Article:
However, data by itself is insufficient; we also need to analyze that data and to translate the analysis into more effective and targeted programming that dramatically improves everything from business marketing to the efficacy of humanitarian development. Fortunately, recent developments have improved the power and ability of tools to analyze data and our ability to share that data and its insights globally. I think a great example of open data and the use of crowdsourcing to process data is the hackathon. Hackathons are mass collaborations that take on various themes, such as Random Hacks of Kindness, National Civic Day of Hacking and, one that I have been most involved with, the International Space Apps Challenge. NASA has terabytes and terabytes of data that we wanted to make open to the public, universities, and citizen scientists around the world. But there’s a big difference between providing data and presenting data in a user-friendly way that the public can actually use for good. That’s where the International Space Apps Challenge helps. This event, which took place this month, was the largest hackathon ever attempted. Over the course of a weekend, almost 10,000 people collaborated in 86 different cities in 44 countries on all seven continents to produce amazing data visualizations, open hardware solutions, and great educational outreach products. The event was a huge success and really illustrates the power of taking a big-picture orbital perspective.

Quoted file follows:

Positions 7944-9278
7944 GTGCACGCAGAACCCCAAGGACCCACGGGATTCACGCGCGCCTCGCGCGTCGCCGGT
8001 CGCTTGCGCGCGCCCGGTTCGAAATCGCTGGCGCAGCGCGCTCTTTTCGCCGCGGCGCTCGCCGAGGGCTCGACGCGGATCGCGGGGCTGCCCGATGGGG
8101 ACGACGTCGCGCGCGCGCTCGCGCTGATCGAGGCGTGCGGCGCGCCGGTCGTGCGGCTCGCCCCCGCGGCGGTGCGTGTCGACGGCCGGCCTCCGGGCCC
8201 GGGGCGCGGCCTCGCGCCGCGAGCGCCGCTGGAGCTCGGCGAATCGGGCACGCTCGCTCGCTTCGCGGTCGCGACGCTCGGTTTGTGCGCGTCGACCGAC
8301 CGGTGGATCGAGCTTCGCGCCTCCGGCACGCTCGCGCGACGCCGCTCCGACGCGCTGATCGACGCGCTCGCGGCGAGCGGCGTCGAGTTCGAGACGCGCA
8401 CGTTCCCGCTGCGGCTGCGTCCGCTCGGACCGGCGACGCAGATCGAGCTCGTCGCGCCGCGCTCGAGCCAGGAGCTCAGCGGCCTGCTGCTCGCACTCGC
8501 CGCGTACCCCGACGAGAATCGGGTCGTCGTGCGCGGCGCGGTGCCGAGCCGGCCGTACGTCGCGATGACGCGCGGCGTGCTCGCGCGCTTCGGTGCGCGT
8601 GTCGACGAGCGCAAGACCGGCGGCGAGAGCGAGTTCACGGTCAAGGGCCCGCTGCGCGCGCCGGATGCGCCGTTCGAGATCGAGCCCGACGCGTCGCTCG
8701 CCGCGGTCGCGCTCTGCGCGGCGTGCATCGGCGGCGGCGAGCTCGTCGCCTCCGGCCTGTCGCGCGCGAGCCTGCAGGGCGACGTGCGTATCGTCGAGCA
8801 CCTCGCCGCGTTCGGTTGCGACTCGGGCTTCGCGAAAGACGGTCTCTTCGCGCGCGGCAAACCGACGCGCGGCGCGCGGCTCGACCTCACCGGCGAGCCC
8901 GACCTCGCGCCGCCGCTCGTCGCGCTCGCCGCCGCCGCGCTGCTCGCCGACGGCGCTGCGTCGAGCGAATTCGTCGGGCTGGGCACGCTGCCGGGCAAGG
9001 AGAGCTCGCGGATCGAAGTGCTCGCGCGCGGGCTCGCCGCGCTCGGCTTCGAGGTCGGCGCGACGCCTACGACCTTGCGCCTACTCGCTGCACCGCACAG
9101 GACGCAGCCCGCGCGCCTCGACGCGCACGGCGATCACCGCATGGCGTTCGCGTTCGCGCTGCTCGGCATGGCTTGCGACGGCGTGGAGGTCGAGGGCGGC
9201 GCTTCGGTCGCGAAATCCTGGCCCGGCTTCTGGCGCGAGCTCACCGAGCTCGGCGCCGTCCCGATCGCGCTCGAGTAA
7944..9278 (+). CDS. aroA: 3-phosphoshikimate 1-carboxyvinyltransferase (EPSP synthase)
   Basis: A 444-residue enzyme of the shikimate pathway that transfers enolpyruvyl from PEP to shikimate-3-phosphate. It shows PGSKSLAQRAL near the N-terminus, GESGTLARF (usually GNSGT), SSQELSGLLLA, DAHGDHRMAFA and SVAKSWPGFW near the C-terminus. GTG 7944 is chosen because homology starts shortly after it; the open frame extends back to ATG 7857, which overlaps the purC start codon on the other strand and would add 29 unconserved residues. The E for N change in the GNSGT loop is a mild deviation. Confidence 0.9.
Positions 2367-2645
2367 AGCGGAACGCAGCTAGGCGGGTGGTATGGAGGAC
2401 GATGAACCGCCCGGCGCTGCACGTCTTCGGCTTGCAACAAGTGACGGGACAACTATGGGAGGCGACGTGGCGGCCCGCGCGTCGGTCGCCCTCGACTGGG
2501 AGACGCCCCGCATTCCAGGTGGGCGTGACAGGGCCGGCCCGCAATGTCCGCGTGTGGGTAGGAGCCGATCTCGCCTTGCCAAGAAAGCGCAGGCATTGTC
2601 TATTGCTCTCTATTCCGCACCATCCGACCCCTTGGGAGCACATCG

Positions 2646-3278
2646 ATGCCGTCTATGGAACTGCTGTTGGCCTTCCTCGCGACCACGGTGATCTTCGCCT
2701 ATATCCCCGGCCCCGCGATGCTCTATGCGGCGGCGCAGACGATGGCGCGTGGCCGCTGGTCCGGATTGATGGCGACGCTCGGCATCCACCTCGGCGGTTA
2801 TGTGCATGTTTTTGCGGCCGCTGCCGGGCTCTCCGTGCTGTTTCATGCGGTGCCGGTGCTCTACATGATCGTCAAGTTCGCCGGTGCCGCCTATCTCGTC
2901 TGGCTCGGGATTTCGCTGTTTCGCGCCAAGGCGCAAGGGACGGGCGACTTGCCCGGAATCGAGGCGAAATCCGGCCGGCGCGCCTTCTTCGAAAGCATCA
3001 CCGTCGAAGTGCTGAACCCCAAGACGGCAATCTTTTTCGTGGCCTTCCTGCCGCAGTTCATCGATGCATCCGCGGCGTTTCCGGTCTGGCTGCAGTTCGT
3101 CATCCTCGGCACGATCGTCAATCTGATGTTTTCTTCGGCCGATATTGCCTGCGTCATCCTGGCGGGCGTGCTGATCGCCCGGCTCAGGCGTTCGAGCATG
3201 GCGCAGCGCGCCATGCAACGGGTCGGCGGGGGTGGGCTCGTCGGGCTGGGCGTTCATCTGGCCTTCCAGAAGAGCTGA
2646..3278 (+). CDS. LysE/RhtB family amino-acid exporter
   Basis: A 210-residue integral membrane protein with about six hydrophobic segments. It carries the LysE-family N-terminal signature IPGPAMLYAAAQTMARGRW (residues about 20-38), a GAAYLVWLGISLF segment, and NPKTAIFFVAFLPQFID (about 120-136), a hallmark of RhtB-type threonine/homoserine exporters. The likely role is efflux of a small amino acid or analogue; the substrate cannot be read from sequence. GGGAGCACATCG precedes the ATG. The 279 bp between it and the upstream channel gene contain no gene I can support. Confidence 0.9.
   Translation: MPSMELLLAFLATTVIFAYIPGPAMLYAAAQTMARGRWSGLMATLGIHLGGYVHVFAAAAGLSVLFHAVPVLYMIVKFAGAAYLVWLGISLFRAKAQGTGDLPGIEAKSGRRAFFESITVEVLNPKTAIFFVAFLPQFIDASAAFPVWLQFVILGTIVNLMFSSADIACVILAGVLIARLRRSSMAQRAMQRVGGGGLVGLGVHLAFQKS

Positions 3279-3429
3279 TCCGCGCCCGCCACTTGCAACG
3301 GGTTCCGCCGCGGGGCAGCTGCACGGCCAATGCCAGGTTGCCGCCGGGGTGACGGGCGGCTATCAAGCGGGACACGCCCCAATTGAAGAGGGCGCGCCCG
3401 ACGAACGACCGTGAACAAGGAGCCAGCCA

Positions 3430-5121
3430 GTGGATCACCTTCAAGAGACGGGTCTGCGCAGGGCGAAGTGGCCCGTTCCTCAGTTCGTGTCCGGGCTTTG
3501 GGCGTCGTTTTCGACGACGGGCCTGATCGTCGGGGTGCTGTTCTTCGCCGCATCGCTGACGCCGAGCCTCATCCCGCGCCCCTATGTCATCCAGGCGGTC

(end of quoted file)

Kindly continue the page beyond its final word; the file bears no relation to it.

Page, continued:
Q: Can you share with us your thoughts on where you see global society in 50 years?
A: In 50 years, I see a world in which people and organizations set aside their differences and unhealthy competitive inclinations and work together toward common goals. I see a world in which open and transparent collaborations become the engines that fuel tremendous economic growth and help us obliterate many of the problems facing our planet. I imagine that individuals and organizations that engage in unhealthy competition, secretive dealings, and corruption, and that adhere to an exclusively propriety mindset, will see themselves being left behind and will have to adapt, evolve, and take on a much more effective collaborative focus to keep up with the economic growth that collaboration will bring. In this imagined future, we have not defeated ills like corruption head-on; rather we’ve made them obsolete and ineffective. I see a world in which we are all unified in the belief that by working together we can accomplish anything. In future, you don’t have to be in orbit to have the orbital perspective. There is a big picture that is achieved not by panning back just in a spatial sense but also in a temporal sense, enabling us all to realize that the decisions we make and actions we take now will have a long-term effect on the trajectory of our global society. Many amazing, talented people have the correct pieces of the puzzle, but it's not until we pan back to the orbital perspective that we see how those pieces fit together. This big-picture perspective allows us to take our focus off the quarterly report and instead focus on the 20-year plan and beyond for the good of all.